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A beautiful day in the neighborhood - A beautiful twist of the biopic genre

Updated: Apr 7, 2020

A beautiful day in the neighborhood opens in one of the most beautiful ways inimaginable. The whole film is structured as a Fred Roger's show. It opens on Mr Rogers, brilliantly played by Tom Hanks, explaining what forgiving someone means - "to release someone from the feeling of anger we have towards them". You have only seen him on screen for a couple of minutes but this is the most fascinating character you have ever seen. Surprisingly enough, in a biopic about Fred Rogers, he is not the lead. The story is based on an article about American heroes and the effect Fred Rogers had on the journalist.


The film follows Lloyd Vogel, a cynical journalist used to demolish the people he writes about. When he is assigned the piece about American heroes, the only person who has accepted to talk to him is Fred Rogers. As he meets with Rogers, his undealt emotional issues come back to the surface with each question Rogers asks him. From the beginning, it is clear that there are unresolved issues between Vogel and his dad. Fred positions himself as a paternal figure for Vogel just as if he was guiding a child watching the show. Many times, Rogers explains how the show is a place for the children to deal with their negative feelings in a positive, to acknowledge they are here, to accept them and to understand they have the power. All of it is true when applied to adults. Vogel is taking the same steps a child would. Rogers uses the same ways he uses on the show.


No matter how perfect Vogel thinks Roger is, many times it is mentioned that he has become such a calm, composed person and that it is something he works on everyday. Rogers is not a perfect person, a "saint" but an imperfect human being like any of us. He admits it himself several times even if we never see it on screen. No matter how many times Vogel tries to trigger him whether it is mentioning how difficult it must have been for his sons or if he had returned to the show for money, Fred Rogers is disarming with his honesty and kindness. He acknowledges his shortcomings and shows gratitude for Vogel's questions.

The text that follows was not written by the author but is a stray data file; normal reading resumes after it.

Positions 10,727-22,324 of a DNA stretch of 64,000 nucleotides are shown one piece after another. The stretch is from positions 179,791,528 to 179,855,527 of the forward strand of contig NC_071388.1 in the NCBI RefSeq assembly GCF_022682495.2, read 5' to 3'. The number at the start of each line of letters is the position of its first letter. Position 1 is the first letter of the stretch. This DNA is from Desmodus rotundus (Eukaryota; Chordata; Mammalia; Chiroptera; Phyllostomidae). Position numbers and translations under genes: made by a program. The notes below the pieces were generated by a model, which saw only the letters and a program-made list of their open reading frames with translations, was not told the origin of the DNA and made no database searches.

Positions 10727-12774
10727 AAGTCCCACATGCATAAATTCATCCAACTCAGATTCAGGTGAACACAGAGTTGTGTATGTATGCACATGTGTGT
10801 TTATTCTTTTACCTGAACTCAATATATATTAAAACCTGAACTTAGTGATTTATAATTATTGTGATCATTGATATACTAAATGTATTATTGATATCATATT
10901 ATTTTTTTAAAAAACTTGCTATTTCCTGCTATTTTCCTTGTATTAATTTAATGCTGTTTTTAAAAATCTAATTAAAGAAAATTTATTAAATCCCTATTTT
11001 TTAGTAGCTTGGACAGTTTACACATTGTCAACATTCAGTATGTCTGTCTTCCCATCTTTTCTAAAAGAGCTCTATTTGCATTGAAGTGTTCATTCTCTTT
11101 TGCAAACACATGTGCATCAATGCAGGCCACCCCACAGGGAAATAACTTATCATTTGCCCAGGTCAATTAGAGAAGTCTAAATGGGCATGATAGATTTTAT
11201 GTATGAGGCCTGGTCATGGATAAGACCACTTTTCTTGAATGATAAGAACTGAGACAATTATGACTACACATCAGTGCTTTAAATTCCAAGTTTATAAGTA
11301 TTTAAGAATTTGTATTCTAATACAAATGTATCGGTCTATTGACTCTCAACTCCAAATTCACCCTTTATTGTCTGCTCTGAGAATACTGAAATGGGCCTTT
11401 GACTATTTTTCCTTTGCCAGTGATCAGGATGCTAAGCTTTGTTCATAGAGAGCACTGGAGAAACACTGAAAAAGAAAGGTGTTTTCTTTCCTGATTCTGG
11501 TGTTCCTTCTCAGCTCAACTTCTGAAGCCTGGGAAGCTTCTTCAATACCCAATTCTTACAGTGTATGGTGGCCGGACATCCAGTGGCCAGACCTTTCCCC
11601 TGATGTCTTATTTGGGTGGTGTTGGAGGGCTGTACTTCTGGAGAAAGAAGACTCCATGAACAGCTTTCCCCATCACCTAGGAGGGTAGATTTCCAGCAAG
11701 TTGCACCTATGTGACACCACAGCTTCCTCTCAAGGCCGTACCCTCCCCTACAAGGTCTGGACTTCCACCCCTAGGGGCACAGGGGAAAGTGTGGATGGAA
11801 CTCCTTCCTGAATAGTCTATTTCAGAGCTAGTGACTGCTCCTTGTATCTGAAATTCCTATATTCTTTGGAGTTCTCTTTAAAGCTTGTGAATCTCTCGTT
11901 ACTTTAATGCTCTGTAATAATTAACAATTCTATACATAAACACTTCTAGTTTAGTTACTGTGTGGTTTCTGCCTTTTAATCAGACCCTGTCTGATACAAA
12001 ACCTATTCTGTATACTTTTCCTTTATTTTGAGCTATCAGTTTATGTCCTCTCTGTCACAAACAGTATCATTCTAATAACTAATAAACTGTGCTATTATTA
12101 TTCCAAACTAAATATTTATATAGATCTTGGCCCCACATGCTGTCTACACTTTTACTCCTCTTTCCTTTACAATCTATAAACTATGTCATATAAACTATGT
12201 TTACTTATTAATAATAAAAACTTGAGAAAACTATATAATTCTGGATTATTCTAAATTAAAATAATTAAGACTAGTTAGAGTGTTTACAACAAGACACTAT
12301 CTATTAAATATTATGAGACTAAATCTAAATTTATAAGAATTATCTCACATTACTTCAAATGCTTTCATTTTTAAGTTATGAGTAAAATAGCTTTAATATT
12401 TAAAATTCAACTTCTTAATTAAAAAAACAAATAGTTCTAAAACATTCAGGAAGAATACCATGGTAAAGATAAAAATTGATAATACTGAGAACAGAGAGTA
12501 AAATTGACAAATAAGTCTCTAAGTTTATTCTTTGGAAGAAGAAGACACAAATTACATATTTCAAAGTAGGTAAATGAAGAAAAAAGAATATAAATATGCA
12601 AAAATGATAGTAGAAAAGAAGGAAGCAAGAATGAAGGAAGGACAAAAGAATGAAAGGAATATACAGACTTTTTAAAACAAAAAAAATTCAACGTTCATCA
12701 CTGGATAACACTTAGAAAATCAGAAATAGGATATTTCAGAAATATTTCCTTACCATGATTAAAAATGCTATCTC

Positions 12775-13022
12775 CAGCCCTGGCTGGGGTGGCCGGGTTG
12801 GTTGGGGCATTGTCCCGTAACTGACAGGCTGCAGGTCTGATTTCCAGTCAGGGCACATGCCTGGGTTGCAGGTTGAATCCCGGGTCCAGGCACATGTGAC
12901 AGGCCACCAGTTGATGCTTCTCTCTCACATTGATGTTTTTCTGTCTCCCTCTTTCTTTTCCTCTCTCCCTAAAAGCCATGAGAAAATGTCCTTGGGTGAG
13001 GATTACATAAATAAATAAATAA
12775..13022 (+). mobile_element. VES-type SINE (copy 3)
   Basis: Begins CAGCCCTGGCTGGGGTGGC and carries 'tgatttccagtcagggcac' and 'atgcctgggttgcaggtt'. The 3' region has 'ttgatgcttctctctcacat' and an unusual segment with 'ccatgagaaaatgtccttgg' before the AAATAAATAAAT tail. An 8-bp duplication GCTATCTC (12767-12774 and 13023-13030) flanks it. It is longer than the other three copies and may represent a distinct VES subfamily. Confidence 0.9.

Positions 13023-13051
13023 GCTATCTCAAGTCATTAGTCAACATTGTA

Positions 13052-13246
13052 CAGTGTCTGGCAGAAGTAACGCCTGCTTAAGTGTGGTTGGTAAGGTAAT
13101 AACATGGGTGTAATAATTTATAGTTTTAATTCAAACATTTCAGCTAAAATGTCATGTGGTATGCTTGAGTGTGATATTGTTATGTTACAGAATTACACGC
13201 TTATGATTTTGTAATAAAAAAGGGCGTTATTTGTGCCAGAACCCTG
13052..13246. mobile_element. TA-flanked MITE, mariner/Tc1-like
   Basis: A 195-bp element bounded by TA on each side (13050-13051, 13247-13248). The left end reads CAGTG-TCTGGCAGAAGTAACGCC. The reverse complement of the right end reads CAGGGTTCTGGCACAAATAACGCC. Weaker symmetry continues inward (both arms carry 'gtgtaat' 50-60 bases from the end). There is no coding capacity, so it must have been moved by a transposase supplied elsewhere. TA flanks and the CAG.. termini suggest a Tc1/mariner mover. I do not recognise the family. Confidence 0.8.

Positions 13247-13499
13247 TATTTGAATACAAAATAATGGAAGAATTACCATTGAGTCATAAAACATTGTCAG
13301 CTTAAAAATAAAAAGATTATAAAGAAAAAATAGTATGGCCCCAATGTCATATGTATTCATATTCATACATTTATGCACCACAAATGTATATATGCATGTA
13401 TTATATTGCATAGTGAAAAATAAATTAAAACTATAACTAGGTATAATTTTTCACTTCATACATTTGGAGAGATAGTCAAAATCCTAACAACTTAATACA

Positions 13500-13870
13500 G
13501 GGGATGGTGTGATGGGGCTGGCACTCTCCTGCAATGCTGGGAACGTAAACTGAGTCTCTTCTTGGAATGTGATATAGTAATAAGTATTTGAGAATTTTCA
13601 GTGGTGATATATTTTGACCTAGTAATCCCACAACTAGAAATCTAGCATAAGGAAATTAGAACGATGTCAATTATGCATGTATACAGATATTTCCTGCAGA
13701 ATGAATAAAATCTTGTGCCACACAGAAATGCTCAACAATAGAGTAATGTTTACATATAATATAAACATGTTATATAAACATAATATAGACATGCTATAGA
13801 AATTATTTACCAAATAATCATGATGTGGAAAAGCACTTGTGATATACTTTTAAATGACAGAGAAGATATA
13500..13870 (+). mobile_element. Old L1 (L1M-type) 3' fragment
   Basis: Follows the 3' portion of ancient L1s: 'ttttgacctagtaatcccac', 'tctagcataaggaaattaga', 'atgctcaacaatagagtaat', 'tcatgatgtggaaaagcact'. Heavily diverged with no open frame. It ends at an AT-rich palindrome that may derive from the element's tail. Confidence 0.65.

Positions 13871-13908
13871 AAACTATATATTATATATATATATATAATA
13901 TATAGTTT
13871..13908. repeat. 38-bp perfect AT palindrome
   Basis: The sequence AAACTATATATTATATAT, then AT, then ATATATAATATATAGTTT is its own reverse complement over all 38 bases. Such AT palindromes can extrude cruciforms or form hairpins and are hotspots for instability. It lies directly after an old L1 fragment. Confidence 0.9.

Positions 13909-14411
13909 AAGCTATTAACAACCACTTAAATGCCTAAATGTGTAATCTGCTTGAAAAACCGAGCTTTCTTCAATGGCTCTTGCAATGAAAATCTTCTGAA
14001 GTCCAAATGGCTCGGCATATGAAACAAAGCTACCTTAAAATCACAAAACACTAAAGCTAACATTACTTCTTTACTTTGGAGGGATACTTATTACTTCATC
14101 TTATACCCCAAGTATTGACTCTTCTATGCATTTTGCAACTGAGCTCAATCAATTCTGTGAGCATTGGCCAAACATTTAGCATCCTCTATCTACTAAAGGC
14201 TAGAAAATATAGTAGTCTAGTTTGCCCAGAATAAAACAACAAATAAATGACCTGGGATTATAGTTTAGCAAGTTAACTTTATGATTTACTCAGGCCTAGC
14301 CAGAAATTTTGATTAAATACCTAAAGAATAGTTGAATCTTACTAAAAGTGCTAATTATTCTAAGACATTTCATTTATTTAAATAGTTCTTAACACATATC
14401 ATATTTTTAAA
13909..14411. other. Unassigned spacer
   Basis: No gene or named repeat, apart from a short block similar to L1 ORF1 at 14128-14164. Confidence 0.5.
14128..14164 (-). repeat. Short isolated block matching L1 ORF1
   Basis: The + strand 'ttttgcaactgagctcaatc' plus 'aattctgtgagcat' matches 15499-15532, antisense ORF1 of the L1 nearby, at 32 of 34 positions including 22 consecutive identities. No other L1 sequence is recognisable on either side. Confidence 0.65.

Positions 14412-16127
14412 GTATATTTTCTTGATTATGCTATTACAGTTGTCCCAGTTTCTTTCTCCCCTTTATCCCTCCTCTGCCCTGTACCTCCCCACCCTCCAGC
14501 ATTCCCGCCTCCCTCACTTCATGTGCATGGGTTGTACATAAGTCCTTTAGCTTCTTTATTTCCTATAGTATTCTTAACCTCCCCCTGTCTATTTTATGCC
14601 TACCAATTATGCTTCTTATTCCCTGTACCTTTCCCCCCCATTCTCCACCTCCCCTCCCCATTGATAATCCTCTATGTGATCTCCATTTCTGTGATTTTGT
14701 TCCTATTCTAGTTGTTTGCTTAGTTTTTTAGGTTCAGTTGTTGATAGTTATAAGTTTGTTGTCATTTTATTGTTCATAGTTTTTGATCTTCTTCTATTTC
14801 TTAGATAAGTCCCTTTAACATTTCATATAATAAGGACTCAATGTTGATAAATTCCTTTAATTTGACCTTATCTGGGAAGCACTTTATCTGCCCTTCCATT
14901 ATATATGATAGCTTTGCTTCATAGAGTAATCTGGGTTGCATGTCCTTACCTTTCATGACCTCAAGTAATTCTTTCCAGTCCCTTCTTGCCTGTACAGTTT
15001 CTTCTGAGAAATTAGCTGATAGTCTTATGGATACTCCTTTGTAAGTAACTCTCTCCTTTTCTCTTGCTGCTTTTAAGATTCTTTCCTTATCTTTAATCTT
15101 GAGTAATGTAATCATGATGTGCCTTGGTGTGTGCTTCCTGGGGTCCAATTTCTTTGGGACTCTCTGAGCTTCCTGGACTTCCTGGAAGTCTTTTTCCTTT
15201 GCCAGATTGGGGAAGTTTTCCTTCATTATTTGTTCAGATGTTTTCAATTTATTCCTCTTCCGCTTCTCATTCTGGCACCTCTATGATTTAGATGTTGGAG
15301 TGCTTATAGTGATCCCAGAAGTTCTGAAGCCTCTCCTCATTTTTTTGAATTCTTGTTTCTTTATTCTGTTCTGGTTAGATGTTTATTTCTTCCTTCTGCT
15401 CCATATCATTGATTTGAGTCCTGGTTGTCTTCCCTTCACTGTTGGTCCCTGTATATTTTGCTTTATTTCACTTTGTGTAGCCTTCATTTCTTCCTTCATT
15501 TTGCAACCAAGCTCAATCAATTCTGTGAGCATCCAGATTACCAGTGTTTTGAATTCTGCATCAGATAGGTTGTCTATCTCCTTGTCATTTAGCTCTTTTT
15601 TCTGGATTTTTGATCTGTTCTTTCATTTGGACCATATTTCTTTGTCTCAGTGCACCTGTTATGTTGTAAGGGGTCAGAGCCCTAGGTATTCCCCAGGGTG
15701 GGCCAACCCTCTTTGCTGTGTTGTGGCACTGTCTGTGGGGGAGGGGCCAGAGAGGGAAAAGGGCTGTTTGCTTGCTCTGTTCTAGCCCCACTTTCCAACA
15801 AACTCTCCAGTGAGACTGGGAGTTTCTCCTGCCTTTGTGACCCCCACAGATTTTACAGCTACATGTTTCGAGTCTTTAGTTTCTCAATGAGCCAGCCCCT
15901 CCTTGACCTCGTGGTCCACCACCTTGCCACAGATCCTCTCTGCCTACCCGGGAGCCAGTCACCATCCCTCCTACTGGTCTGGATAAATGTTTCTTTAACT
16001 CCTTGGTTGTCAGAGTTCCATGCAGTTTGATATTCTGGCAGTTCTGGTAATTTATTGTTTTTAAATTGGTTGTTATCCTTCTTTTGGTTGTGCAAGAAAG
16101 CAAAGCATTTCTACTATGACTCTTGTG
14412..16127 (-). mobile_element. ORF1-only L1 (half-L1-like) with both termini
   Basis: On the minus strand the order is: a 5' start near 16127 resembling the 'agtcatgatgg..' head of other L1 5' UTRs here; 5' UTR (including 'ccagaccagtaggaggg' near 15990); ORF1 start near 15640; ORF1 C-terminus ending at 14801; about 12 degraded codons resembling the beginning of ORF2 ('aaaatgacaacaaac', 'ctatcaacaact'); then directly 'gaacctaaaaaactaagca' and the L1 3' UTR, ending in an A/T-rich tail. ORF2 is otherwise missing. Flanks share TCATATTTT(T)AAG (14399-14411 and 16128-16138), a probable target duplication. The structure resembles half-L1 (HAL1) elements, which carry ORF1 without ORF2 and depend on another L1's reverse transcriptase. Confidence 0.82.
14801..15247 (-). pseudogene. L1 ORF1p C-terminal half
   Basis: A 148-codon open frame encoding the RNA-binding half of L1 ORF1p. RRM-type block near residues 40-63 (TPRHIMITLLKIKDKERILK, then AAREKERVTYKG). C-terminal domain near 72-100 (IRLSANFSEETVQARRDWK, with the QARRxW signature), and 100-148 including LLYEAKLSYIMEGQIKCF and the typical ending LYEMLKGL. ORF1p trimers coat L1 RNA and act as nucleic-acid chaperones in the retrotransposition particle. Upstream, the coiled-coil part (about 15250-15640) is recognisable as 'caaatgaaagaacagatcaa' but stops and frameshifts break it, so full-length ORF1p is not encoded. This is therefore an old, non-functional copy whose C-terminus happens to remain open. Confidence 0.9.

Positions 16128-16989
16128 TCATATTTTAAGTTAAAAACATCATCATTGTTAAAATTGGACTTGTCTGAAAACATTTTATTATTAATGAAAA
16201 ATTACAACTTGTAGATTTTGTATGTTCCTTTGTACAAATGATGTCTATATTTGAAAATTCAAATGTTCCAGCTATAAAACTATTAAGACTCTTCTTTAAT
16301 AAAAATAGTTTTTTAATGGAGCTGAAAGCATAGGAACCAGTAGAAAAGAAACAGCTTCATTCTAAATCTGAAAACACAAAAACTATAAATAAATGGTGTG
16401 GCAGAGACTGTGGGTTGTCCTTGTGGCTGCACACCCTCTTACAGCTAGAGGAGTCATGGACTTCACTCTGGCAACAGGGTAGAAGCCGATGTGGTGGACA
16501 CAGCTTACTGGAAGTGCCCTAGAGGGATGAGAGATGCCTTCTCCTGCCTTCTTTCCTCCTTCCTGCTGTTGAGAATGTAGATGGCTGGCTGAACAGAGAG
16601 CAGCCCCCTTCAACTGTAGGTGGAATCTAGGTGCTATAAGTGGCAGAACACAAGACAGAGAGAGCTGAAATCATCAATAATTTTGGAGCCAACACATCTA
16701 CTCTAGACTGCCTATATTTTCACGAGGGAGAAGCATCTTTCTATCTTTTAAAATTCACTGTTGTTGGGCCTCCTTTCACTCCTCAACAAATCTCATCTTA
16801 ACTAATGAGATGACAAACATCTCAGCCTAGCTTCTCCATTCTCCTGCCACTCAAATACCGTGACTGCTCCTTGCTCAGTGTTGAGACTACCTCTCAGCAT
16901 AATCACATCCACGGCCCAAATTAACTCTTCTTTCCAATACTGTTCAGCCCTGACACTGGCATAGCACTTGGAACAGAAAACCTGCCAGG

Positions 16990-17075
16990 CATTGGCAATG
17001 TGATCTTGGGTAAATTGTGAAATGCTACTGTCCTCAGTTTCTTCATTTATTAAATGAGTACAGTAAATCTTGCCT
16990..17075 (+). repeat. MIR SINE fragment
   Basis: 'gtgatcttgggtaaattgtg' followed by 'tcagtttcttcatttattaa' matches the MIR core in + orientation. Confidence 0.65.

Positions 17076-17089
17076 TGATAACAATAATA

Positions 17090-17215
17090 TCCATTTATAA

The film never goes deep into what demons might have been Fred Rogers's but you see enough to understand there is something there. It is never trying to throw his name in the mud but subtle and delicate to make us understand he is human. The scene at the end where Rogers sits at the piano after finishing filming the show of the day. He starts playing before hitting all the grave notes on the piano at once. The audience realises it is a reference to his answer as what to do when you are sad. It is a proof of his sadness without need for words and explanations. He then starts playing the tune again, all traces of sadness gone proving to everyone that you can choose. Choose to forgive, choose to move on, choose to see the positive and make the most of it. There would not have been a better actor to embody Fred Rogers the way Tom Hanks did and not a better way to tell this story than showing how he helped not only children but adults. This film is complex, deep, thought-provoking but also light-hearted and feels like a big warm hum or a ray of sunshine in the middle of January. A beautiful day in the neighborhood is a beautiful biopic defying the conventions of the genre showing entertainment and stunning filmmaking can go hand in hand.

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